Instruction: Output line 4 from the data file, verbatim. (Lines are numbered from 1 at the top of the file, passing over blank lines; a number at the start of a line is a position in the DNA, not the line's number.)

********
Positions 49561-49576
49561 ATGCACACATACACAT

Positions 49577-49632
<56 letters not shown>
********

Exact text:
<56 letters not shown>